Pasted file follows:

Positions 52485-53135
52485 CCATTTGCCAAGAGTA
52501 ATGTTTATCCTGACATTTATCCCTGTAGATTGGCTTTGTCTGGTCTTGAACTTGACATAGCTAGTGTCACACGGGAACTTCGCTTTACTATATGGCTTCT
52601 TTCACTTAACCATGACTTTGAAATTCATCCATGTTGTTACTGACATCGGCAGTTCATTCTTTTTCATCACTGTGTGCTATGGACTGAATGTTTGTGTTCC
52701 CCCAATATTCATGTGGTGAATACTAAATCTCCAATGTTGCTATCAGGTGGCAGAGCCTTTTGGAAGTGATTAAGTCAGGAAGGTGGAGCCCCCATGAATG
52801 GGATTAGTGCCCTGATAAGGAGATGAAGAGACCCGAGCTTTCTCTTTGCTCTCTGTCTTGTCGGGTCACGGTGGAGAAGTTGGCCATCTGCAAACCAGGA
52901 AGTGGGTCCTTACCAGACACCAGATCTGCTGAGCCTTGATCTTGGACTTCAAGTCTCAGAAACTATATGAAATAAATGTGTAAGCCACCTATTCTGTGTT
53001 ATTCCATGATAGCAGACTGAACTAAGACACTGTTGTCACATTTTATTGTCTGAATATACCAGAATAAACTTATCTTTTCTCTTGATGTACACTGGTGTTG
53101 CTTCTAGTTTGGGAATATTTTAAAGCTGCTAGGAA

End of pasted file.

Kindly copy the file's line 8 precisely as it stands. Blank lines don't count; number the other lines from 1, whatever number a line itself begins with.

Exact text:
53001 ATTCCATGATAGCAGACTGAACTAAGACACTGTTGTCACATTTTATTGTCTGAATATACCAGAATAAACTTATCTTTTCTCTTGATGTACACTGGTGTTG